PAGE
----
I am writing to you concerning a recent article published on the Africa Review. The article was titled: "End lucrative monkey business, Mauritius urged" and was dated March 20, 2012.
Accuracy in press reporting is vital if the media's impact is to be substantial, meaningful and prolonged rather than purely sensationalist. While I accept that the tone of this article is far from that of much tabloid sensationalism it does contain factual errors that undermine its value and the good name of Africa Review.
The issue of the supply of animals for use in programmes of research is highly emotive, a fact that pressure groups play on and which they use to gain media attention. The reality of the case of the supply of long-tailed macaques from Mauritius is no less complex: many people instinctively dislike the thought that animals are used in biomedical research programmes but do not hesitate to turn to medical treatments for themselves or their family.
These treatments, including drugs and surgical techniques, have not appeared out of thin air and are developed and safety-tested using animal models to replicate human diseases, conditions and biological processes. Without these treatments many of your readers would not be alive to read Africa Review.
So, if the use of animals in research is important and well-justified what is the specific case relating to Mauritius? Of course given the case that can be made for the use of animals in well-justified, well-regulated research, it is vital to stress that the treatment of the animals must not only be humane but must in fact include the very highest standard of animal welfare - not just because it is ethically correct but because stressed animals make poor research subjects.
There is very little that I have seen of BUAV's evidence that demonstrates any significant cruelty in the contemporary practices of breeders in Mauritius that implement evidence-based best practice in monkey housing and husbandry.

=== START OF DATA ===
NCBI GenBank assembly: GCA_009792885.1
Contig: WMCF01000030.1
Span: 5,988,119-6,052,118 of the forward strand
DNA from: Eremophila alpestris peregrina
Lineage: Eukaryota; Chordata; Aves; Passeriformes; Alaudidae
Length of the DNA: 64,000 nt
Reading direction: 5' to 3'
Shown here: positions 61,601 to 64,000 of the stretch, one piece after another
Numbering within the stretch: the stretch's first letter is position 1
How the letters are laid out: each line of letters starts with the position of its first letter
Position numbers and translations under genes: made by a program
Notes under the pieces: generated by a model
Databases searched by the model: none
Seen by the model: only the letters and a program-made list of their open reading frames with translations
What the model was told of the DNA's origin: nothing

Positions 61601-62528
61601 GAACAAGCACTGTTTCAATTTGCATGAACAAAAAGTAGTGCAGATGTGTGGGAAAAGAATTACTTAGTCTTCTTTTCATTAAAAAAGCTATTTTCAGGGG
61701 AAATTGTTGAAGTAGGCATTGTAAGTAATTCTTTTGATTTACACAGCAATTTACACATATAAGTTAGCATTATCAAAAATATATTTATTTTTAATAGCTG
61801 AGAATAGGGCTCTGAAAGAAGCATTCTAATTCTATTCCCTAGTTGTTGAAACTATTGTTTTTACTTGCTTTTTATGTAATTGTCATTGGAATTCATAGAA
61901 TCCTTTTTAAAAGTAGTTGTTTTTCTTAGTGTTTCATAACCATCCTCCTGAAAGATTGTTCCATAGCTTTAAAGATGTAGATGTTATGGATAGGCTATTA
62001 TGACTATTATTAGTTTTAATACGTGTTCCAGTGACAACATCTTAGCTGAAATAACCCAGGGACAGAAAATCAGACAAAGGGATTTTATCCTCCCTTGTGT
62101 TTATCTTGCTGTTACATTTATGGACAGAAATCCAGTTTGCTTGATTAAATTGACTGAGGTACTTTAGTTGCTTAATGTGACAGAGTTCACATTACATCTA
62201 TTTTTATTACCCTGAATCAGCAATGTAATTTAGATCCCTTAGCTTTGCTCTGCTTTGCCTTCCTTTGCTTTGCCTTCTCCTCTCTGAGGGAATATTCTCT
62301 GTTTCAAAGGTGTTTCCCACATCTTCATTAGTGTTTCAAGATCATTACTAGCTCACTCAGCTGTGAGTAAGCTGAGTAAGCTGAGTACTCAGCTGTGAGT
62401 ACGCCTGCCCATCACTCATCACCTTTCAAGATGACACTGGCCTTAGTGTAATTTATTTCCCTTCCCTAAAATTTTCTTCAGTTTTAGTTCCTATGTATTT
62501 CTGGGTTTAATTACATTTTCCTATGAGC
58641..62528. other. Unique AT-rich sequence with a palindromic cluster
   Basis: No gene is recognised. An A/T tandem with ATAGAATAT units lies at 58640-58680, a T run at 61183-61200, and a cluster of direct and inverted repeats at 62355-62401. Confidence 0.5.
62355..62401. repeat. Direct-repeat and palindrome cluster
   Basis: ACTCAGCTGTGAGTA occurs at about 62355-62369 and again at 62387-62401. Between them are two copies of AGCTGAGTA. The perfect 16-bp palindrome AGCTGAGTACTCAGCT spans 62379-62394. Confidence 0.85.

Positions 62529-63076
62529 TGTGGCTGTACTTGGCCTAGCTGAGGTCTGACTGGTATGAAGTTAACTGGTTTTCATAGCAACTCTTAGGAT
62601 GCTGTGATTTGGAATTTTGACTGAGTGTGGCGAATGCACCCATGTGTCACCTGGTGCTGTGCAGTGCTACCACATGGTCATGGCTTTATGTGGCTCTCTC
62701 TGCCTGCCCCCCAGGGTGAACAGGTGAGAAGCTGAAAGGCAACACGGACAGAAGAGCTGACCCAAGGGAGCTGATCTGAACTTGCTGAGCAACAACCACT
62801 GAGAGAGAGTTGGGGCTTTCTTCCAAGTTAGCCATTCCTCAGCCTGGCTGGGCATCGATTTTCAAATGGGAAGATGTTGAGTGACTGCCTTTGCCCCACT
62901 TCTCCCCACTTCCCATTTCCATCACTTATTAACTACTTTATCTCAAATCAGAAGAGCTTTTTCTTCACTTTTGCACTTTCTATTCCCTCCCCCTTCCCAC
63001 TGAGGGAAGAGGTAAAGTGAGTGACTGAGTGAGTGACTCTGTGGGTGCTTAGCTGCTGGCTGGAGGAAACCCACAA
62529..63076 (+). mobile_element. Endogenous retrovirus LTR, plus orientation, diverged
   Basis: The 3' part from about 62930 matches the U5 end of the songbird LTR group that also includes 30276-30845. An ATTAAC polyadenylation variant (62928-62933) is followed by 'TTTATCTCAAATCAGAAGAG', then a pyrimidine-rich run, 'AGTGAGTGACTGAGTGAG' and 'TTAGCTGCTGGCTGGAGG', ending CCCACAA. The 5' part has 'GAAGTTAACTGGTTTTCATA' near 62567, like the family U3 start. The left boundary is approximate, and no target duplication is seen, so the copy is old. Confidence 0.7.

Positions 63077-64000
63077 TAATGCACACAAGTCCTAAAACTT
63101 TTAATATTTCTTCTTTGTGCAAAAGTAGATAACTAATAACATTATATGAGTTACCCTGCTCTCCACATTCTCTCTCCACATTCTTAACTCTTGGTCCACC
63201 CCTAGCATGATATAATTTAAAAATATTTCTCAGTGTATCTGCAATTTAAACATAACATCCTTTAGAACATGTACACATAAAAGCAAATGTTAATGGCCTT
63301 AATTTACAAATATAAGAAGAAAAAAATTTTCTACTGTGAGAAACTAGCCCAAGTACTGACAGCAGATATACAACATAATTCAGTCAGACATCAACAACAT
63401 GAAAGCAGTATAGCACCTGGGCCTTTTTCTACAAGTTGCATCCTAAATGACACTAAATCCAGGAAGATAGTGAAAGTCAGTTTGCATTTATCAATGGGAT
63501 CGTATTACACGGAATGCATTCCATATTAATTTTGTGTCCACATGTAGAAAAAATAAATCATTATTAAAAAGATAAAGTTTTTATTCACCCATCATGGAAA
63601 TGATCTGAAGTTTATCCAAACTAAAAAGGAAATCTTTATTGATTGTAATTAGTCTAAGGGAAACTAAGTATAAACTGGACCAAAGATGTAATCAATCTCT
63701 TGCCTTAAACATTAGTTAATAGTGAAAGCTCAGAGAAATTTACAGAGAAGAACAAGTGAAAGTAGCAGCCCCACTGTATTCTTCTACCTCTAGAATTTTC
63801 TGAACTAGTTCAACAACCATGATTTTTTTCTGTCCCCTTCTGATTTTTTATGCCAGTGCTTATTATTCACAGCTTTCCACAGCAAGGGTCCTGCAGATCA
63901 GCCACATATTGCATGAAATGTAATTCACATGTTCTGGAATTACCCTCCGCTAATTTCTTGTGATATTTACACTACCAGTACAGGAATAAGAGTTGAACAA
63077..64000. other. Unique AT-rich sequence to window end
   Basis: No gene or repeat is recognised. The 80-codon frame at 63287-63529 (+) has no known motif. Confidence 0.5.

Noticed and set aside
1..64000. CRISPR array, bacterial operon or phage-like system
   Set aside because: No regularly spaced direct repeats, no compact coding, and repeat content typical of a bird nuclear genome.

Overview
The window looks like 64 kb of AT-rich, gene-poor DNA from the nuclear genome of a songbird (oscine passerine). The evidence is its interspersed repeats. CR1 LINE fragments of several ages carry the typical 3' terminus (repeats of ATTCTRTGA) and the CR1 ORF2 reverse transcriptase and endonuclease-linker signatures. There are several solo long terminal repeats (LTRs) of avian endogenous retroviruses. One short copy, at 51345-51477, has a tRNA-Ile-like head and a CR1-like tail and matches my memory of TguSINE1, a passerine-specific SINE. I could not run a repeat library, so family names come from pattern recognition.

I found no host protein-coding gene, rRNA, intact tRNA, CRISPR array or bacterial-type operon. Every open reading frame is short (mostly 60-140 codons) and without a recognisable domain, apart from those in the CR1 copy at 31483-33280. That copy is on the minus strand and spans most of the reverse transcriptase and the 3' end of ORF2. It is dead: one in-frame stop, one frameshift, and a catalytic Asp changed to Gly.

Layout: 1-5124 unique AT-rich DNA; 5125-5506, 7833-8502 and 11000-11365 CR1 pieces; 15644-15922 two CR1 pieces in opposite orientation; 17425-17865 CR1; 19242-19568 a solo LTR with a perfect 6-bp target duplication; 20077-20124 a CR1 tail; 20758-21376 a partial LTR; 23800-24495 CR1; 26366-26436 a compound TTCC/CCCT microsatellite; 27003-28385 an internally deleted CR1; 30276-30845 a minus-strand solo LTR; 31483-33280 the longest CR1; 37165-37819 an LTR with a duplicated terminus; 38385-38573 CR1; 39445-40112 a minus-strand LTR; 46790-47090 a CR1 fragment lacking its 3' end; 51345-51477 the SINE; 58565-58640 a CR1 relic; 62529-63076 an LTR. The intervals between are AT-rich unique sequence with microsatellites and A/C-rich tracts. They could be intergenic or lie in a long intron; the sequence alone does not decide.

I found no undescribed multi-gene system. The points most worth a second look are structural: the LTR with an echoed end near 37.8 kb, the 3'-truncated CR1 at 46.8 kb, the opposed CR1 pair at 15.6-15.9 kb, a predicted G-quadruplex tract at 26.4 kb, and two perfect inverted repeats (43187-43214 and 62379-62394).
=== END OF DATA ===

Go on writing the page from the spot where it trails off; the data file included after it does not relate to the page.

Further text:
The population of long-tailed macaques in Mauritius was introduced hundreds of years ago by European sailors. The natural range of this species is in South East Asia and does not include Mauritius. As an introduced species that has considerable impact on local wildlife and agricultural crops (e.g. sugar cane) this monkey is classified (as the article notes) as a pest in Mauritius. Like many countries in Africa Mauritius has a large number of endemic species - species that are found no where else.
For decades Mauritius has battled hard, and with considerable success, to save its endemic and native wildlife. Major threats include habitat loss due to development and, in many cases, the substantial impact of introduced 'pest' species.
The monkeys, along with rats, cats and mongooses due to their predation of eggs and nestlings have been implicated in the near extinction of endemic birds in Mauritius such as the Pink Pidgeon, Mauritian Kestrel and Echo Parakeet. Far from the removal of monkeys from the wild in Mauritius being a conservation problem - it is in fact a conservation tool, some would even say a conservation necessity.
BUAV, is an advocacy group whose goal is to end the use of animals in research - it is not "An international animal conservation group" as quoted in the article and has no expertise to be commenting on conservation issues.
Without the continued supply of these monkeys from Mauritius for research and thereby a control of their introduced population not only will conservation in Mauritius suffer, but there will will also be an direct impact on medical progress. Without this progress where do BUAV and their supporters think that improved preventative vaccines, treatments and cures for global killers such as malaria, HIV and tuberculosis will come from?
Perhaps given the medical progress and conservation benefits associated with this sector in Mauritius the "luke-warm" reception that BUAV received from the Mauritian Government is understandable. I hope that you will remind your reporters about the importance of checking the facts of a story before submitting articles.
--Dr Honess, BSc PhD, is a Primate Behaviour and Welfare Consultant